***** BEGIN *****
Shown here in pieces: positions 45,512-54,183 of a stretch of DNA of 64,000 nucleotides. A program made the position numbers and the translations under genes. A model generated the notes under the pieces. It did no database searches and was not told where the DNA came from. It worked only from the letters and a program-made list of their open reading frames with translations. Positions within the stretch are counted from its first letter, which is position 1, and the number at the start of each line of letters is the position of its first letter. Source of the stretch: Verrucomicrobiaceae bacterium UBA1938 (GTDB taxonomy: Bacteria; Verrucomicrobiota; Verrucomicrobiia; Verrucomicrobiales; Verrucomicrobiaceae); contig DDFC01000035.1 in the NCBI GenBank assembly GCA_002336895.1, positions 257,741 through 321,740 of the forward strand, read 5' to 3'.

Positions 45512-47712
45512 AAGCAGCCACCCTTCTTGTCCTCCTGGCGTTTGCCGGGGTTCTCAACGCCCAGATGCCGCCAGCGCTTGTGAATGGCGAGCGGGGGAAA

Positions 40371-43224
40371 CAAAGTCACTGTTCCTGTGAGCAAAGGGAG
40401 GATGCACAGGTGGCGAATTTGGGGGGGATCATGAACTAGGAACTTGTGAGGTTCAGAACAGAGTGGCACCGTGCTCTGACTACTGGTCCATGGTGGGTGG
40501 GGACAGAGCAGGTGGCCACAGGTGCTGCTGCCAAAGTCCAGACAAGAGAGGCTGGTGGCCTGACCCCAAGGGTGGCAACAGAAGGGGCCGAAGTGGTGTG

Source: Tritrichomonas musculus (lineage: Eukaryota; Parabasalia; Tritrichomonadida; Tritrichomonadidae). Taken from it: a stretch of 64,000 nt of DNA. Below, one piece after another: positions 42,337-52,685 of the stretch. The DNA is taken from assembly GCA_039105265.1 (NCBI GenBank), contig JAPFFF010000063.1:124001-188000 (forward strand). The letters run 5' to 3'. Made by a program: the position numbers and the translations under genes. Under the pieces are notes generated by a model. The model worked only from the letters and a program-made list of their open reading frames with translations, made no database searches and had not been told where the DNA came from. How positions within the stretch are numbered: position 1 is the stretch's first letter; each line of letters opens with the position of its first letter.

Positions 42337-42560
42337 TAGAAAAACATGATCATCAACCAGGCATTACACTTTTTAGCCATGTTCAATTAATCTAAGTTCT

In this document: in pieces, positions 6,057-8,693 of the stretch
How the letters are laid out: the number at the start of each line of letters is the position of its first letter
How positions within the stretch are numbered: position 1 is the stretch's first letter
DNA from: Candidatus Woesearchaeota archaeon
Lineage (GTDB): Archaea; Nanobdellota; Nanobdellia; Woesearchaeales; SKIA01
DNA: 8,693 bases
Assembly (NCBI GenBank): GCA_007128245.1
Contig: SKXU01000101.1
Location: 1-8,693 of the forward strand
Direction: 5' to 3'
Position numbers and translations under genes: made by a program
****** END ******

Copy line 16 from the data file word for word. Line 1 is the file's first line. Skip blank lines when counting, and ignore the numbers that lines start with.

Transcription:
DNA: 8,693 bases